Manitoba’s COVID-19 case counts and hospitalizations have been rising steadily over the past several weeks.
On Friday, the province revealed the test positivity rate for the Southern Health region hit a staggering 14.5 per cent, about three times the provincial average. Monday’s COVID-19 bulletin showed case numbers grew at an alarming rate over the weekend. On Tuesday, the new case number hit 185, including 66 in Winnipeg, the highest caseloads the province has logged since June.
Meanwhile, Manitoba’s five-day test positivity rate has climbed to six per cent (almost double what it was a month ago) and the number of COVID-19 patients in hospital has grown by almost two-thirds since mid-October.
Despite that, the public hasn’t seen hide nor hair of any senior public health official in almost a week, including Health Minister Audrey Gordon, who refused an interview request Friday to respond to the Southern Health numbers. No new public health restrictions have been announced and no steps have been taken to curb what are clearly dangerously high levels of transmission.
Government appears to be missing in action. Is this the kind of leadership Manitobans can expect from newly-minted Premier Heather Stefanson?
It’s obvious the province waited too long to take action in Southern Health, where a disproportionate number of infections have been driving up hospitalizations, including ICU admissions. Half of COVID-19 deaths over the past six weeks have been from Southern Health, home to roughly 15 per cent of Manitoba's population. More than half of COVID-19 patients in ICUs (15 of 28) are from that region, which continues to have the lowest vaccine coverage in Manitoba.
By failing to act earlier to curb transmissions, the rest of the province is suffering.
Infectious disease experts warned early in the immunization rollout pockets of low vaccine uptake could affect surrounding areas with higher coverage. We’re now seeing that.
Regions such as Winnipeg with high vaccine uptake (including 92 per cent of people in their 20s who are fully vaccinated) are negatively affected by areas such as the Rural Municipality of Stanley and city of Winkler, where the majority of people have refused to get vaccinated.
This was predicted. Vaccines only work well when there’s broad coverage. High overall uptake is encouraging but when there are regions with extremely low uptake, it affects everyone. It bleeds from one community to the next. Eventually, the number of breakthrough cases increases, including those who end up in hospital.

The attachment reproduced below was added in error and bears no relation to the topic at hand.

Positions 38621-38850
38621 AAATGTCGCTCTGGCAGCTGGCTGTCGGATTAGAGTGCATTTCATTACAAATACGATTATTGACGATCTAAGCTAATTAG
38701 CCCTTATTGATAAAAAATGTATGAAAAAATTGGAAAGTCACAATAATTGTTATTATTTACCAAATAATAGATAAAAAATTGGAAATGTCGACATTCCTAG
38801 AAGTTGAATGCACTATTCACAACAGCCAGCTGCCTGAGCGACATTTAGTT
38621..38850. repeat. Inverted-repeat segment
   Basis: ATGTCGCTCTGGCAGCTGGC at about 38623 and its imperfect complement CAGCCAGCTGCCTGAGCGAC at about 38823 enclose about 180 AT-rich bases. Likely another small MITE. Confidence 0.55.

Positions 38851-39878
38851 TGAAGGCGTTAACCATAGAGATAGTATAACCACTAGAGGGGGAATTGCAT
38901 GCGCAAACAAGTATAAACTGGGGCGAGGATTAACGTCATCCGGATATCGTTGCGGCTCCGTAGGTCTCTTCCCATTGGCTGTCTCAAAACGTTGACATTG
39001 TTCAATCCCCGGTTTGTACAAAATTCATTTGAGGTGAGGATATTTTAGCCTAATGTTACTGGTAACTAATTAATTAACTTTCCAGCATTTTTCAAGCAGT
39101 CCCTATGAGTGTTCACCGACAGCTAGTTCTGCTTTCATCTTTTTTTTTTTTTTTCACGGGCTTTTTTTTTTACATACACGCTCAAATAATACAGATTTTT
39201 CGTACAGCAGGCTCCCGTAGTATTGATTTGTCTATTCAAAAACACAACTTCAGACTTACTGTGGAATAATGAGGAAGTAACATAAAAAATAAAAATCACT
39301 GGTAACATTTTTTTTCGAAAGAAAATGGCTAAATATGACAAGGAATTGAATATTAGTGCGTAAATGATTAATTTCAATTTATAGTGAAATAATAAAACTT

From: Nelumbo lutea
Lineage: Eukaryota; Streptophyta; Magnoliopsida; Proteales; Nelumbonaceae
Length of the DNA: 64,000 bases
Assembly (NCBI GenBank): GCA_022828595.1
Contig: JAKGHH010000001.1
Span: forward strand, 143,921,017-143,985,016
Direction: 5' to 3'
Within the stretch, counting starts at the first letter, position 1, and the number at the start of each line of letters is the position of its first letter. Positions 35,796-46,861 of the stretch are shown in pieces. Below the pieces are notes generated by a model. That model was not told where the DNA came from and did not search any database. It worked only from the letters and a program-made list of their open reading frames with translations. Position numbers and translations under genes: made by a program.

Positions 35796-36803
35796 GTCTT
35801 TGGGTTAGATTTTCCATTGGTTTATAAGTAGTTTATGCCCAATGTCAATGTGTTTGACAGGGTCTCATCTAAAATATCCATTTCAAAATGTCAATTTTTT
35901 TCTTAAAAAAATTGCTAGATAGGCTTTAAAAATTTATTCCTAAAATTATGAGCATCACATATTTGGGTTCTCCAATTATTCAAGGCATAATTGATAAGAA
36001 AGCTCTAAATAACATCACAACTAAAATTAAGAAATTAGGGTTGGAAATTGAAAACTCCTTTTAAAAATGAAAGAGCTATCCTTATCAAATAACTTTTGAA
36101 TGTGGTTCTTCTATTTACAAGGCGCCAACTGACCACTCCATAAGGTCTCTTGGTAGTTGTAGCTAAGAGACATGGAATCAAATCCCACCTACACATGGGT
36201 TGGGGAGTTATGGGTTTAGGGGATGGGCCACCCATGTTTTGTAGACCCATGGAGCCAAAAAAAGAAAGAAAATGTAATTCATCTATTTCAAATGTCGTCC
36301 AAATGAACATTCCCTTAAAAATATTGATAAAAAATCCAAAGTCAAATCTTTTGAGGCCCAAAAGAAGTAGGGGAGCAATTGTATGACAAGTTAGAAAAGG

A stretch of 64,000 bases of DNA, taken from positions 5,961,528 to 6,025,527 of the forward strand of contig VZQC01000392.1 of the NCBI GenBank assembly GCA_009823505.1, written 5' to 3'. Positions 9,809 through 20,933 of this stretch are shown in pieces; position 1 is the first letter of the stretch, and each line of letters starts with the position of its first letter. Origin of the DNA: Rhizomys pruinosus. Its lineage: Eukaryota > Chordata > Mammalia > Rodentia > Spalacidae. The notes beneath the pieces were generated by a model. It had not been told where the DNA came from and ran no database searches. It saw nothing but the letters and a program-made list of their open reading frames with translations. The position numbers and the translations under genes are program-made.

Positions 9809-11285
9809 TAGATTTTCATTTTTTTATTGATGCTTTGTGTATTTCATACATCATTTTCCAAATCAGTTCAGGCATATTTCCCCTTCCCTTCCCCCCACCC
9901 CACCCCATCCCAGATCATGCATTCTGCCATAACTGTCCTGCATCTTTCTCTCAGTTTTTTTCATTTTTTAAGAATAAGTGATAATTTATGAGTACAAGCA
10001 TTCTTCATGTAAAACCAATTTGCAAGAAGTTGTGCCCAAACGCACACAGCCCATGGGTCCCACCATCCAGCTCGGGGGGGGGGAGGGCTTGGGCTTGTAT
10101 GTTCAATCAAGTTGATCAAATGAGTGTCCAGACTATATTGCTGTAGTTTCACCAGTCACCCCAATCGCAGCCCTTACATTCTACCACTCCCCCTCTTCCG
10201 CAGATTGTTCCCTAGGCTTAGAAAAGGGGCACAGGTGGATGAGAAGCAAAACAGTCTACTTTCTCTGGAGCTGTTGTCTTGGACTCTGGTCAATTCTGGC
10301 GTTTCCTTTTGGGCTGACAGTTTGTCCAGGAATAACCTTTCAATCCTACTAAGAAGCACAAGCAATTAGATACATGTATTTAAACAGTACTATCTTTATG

This is a public health matter; it has nothing to do with blaming or shaming. When an infectious disease in one part of the province grows out of control, it’s the provincial government’s responsibility to act to contain the disease.
The Manitoba government has failed to do so — and no one from government seems to be around to answer questions about it.
The province should have brought in strict public health orders in Southern Health before the test positivity rate hit double digits last month.
Some have argued against a targeted approach, claiming regional measures would encourage people to travel to nearby areas with fewer rules. However, with proof-of-vaccination orders in place, that risk has been significantly reduced. There’s little point travelling to less restricted areas to frequent a bar, restaurant or catch a movie if you're unvaccinated; you'll be turned away at the door (just as you would be if you refused to wear a mask in an indoor public place).
The longer this goes on, the fewer options the province will have to use targeted restrictions. Public health officials will soon be faced with the dilemma (if they haven't already) of whether to apply measures regionally or bring in provincewide orders.
It could have been avoided had the province acted sooner in Southern Health. Every day government drags its feet, Manitoba moves one step closer to another round of provincewide restrictions.
Tom has been covering Manitoba politics since the early 1990s and joined the Winnipeg Free Press news team in 2019.